Maine Gov. Paul LePage said he offered his former staffer David Sorensen his old job back despite the fact that Sorensen resigned his job as a White House speechwriter last month when his ex-wife's allegations of physical abuse became public. 

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"I told him if he wants to come back, he's got a job," the Republican governor said during an interview with conservative radio host Howie Carr on Friday. 

LePage — who suffered from domestic abuse as a child — said he does not believe the allegations and that he never witnessed anything "off-color" in the relationship between Sorensen and Sorensen's ex-wife, Jessica Corbett.

"I am 100% behind him," LePage said, adding that he thought Sorensen's departure from the White House was "premature."

Sorensen resigned from his job with the Trump administration Feb. 9 as The Washington Post was preparing a story on the alleged abuse after speaking with Corbett. 

Although he strongly denies the allegations, Sorensen said he resigned to spare the Trump administration — which was already dealing with the fallout of the abuse allegations against former staff secretary Rob Porter — any further distractions. 

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Corbett told The Post that Sorensen was violent and emotionally abusive during their 2 1/2-year marriage. According to Corbett, Sorensen once ran over her foot with a car, put out a lit cigarette on her hand, threw her into a wall and made her fear for her life during one assault when they were alone on a boat. 

Sorensen told The Post that he "never committed violence of any kind against any woman" and that, in fact, he was the one who was "the victim of repeated physical violence during our marriage, not her." He said Corbett injured herself when she chased him as he was pulling away in his car. 

Corbett said she told the FBI about the abuse in October 2017 during Sorensen's background check. 

LePage said Sorensen declined his job offer because he wants to continue with his career and "doesn't want to go backward." 

Sorensen said it was logical that if LePage believes him to be innocent, he wouldn't "hold these baseless accusations against me." 

"When one obviously baseless accusation is allowed to slide as fact, it denigrates the actual and well substantiated instances of domestic violence," Sorensen told USA TODAY in an email.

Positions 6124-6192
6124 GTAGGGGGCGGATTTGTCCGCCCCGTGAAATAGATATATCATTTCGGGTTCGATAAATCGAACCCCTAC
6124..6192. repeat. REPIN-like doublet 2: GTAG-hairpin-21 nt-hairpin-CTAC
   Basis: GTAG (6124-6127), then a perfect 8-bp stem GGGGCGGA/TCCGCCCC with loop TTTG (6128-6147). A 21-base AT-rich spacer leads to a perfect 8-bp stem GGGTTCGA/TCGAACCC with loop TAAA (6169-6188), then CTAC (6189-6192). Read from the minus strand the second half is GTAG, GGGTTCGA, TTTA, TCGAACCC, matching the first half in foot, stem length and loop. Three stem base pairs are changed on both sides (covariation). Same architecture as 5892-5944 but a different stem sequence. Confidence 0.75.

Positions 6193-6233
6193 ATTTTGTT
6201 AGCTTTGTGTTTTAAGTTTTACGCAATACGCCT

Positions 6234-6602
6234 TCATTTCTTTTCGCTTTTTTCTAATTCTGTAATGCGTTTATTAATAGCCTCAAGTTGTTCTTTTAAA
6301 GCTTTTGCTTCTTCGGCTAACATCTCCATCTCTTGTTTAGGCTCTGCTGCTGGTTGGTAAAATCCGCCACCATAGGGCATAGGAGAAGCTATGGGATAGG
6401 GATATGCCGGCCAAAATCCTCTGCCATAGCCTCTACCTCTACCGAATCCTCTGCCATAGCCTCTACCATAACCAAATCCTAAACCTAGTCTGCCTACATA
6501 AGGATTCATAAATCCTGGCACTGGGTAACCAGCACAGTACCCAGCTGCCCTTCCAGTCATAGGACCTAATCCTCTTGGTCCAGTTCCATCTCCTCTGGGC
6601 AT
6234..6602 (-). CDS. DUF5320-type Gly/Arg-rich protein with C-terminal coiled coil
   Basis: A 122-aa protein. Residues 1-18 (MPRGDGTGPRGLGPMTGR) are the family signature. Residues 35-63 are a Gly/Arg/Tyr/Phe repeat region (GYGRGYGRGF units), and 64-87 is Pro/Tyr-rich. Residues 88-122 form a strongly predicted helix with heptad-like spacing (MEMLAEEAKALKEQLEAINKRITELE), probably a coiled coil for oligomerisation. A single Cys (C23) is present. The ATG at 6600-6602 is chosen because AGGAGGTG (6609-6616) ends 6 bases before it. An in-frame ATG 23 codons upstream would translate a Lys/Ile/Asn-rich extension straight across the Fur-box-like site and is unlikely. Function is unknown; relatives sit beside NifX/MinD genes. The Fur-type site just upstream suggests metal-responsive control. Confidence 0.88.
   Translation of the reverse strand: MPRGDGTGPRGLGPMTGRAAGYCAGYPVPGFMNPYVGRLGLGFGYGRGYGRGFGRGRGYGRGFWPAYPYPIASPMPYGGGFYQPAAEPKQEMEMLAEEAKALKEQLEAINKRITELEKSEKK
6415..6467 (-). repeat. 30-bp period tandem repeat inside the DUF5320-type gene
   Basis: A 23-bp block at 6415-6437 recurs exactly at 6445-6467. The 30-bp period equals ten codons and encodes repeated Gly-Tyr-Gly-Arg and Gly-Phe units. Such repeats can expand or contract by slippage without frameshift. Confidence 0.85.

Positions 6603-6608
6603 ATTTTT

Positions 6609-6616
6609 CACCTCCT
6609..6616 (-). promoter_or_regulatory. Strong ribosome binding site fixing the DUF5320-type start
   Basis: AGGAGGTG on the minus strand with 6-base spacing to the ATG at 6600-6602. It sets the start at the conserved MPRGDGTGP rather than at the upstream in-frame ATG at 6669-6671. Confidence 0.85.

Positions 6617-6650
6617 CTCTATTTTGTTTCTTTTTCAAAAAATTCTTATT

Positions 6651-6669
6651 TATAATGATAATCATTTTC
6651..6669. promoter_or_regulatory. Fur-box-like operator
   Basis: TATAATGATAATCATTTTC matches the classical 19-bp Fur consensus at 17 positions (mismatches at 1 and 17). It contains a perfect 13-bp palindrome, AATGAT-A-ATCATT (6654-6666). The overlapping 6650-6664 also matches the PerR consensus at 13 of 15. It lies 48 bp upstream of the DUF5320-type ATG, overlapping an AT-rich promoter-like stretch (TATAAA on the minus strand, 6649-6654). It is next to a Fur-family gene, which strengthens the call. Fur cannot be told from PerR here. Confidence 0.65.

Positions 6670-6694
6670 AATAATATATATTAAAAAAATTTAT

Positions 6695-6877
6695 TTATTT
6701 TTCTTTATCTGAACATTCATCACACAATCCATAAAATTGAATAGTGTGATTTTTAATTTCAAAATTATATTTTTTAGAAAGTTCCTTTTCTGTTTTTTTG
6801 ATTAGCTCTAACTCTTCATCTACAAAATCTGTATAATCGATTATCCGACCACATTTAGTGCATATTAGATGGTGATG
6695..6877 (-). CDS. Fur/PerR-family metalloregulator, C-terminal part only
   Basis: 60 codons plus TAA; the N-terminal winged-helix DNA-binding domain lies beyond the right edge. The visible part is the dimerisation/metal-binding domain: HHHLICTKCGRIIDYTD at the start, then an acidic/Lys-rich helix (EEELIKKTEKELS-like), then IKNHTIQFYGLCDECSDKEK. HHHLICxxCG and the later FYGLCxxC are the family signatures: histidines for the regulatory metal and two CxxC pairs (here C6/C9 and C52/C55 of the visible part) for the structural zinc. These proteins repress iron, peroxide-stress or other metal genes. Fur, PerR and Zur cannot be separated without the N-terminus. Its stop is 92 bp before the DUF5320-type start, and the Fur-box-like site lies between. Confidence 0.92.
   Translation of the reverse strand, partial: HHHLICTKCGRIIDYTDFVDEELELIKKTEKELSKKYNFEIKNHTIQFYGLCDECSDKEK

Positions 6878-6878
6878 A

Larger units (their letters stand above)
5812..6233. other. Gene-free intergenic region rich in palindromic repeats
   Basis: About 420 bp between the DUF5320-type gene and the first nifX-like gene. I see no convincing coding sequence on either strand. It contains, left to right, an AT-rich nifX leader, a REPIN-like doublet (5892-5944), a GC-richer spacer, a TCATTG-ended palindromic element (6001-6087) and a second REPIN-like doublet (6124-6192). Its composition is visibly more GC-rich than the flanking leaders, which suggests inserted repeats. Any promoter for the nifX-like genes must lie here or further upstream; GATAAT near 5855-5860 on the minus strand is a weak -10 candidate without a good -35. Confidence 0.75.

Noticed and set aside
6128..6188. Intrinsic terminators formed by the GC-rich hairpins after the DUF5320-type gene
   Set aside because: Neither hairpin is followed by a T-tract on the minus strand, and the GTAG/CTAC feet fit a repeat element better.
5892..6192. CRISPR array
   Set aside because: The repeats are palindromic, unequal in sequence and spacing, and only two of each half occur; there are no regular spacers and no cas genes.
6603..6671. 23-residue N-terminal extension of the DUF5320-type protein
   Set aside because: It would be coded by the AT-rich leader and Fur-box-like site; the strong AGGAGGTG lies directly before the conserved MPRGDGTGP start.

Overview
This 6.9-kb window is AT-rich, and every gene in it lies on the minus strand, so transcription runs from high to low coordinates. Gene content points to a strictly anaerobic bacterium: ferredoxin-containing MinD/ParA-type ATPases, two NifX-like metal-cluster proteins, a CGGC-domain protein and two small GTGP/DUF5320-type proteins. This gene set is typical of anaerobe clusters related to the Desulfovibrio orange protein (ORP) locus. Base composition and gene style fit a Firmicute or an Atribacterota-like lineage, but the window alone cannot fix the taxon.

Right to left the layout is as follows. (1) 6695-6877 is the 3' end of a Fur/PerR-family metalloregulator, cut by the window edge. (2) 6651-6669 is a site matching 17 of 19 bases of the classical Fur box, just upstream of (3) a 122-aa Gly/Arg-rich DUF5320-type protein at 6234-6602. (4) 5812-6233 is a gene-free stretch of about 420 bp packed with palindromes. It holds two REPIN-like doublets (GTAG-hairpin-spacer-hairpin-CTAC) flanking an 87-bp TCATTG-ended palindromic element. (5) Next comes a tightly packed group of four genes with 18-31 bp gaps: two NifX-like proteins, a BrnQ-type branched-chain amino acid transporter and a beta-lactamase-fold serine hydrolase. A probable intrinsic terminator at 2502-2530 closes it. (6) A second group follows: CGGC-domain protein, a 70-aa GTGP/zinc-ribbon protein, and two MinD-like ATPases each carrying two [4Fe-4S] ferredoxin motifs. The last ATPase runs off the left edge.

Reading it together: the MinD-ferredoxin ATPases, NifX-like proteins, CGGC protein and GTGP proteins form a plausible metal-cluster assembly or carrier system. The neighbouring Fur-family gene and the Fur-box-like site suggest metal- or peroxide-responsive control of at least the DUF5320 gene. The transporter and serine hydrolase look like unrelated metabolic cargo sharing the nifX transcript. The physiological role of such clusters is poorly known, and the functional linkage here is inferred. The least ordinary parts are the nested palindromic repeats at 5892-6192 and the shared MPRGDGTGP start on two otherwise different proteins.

Domestic violence is a self-professed personal issue for LePage. He said he ran away from home at age 11 because of physical abuse at the hands of his father against both him and his mother.

LePage has said ankle bracelets should be a condition of bail for people charged with domestic violence and he issued an executive order directing state agencies to institute domestic violence training. 

"As a man, it’s important that I say that abuse is wrong,” LePage said in 2011. "If there’s anything I do as your governor, this is the one thing that I will continue throughout my administration to fight."

In 2014, LePage expressed outrage that the NFL only gave a two-game suspension to former Baltimore Ravens running back Ray Rice for a domestic violence arrest. 

"Taking thugs and wife-beaters off the field may be bad for business, but you are playing games with people's lives," LePage said. 

The Maine governor, who will complete his second term this year, is no stranger to controversy. He has compared the removal of Confederate monuments to taking down the 9/11 memorial, said he makes things up to confuse the news media, said Trump needs to show "authoritarian power," said out-of-state drug dealers "impregnate a young white girl before they leave," made a crude comment about a Democratic legislator not using Vaseline, joked that he wanted to blow up the Portland Press Herald building and said Rep. John Lewis, D-Ga., should thank Republicans for ending slavery

Contributing: The Associated Press